Best Practices

Follow These Best Practices And Eligibility Rules To Qualify For The R&D Credit

Companies that invest in research and development activities to develop new or improved business components (product, process, technique, formula, invention, or software) can qualify for the R&D credit under Internal Revenue Code (IRC) Section 41 and can receive a tax credit of as much as 20% of qualified research and development expenses.

In order to properly and accurately document your R&D tax credits it’s critical that companies follow best practices to fully comply with the many rules and regulations surrounding the R&D credit.  The following information defines what is “research” according to the tax code and what activities will be considered eligible.

Research and development activities are more than just activities performed in a laboratory, conducting blue sky research new to the world.  The “research” definition is much more broad and general and only has to meet the four-part test:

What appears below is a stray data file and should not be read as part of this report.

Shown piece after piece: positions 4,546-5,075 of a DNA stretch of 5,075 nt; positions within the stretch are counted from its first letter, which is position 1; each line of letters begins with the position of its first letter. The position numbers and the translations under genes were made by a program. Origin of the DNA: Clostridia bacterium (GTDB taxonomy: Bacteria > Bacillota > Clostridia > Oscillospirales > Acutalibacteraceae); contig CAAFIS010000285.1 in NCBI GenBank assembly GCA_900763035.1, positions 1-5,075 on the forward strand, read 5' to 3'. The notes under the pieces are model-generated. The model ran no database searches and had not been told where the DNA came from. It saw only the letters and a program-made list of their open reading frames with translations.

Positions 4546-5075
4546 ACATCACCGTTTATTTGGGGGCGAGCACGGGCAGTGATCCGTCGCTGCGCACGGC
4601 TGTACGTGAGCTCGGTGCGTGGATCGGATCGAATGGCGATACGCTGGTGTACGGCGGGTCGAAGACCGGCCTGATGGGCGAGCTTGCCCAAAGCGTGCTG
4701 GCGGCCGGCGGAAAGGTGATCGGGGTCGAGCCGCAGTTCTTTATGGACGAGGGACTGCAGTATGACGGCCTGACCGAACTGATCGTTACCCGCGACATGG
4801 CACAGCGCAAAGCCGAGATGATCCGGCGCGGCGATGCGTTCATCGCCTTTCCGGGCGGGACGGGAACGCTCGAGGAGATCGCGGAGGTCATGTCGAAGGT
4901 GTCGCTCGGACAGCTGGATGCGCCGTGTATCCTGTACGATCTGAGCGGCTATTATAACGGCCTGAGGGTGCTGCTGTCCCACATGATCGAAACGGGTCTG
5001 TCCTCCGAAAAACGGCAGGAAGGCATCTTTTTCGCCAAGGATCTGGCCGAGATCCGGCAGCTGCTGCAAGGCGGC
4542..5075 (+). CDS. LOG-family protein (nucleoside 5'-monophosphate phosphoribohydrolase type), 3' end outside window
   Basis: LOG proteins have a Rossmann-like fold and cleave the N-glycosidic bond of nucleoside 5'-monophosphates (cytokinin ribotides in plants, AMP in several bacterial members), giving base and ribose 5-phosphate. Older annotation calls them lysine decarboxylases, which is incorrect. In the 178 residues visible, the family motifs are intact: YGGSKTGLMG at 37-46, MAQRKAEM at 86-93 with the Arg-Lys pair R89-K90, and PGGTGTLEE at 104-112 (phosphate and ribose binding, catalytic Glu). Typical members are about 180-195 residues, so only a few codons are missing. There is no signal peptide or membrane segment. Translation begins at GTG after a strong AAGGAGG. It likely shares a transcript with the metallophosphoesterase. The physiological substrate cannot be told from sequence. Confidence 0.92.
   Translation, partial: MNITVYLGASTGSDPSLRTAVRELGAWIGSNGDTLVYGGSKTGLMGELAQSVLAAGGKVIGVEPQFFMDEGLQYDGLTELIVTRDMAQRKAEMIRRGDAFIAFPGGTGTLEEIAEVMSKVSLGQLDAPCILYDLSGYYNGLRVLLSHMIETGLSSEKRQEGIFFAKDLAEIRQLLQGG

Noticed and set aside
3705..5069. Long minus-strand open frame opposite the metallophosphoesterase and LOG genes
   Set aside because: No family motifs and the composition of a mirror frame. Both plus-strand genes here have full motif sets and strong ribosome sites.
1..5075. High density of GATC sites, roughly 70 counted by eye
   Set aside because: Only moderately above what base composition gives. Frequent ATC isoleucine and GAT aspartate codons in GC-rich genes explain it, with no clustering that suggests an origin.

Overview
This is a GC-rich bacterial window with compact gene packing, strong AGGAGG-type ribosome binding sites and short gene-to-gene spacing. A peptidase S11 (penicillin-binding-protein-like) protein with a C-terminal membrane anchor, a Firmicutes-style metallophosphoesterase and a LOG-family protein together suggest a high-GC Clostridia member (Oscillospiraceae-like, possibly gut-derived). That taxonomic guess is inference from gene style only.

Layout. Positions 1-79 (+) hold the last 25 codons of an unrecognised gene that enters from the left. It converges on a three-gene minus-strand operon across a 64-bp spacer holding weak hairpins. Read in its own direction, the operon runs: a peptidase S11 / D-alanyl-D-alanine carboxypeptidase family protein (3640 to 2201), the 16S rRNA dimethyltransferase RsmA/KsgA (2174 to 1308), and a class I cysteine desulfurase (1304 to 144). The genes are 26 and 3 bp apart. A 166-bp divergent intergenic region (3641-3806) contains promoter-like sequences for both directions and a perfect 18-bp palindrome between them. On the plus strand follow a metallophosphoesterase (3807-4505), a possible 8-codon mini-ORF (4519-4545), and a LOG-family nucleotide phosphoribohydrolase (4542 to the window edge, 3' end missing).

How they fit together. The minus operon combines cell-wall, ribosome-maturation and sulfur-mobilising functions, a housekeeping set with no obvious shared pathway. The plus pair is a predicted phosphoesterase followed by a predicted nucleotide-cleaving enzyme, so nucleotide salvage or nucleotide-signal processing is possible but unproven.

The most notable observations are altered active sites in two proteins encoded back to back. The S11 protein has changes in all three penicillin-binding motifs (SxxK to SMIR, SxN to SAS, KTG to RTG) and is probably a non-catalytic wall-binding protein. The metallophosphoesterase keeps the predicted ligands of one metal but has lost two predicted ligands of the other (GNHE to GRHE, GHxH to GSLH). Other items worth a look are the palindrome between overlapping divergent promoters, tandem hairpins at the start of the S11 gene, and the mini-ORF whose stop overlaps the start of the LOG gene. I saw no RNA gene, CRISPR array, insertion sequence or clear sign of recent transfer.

• Permitted Purpose: The activity must be intended to develop or improve a business component’s (product, process, technique, formula, invention, or software):
    • Functionality
    • Performance
    • Reliability, or
    • Quality
  • Technological in Nature: The activity performed must not rely on any social sciences and instead, must fundamentally rely on principles of: Physical science, Biological Science, Computer Sciences, or Engineering.
  • Elimination of Uncertainty: The activity must be intended to discover information to eliminate technical uncertainty concerning the capability or method for developing or improving a product or process, or the appropriateness of the business components design.
  • Process of Experimentation: Substantially all of the activities must be elements of a process of experimentation:   The activities must involve the evaluation of one or more alternatives to achieve a result where the method of achieving that result is uncertain. Activities should include designing experiments to evaluate and test alternatives through processes of systematic trial and error, simulation, or modeling.

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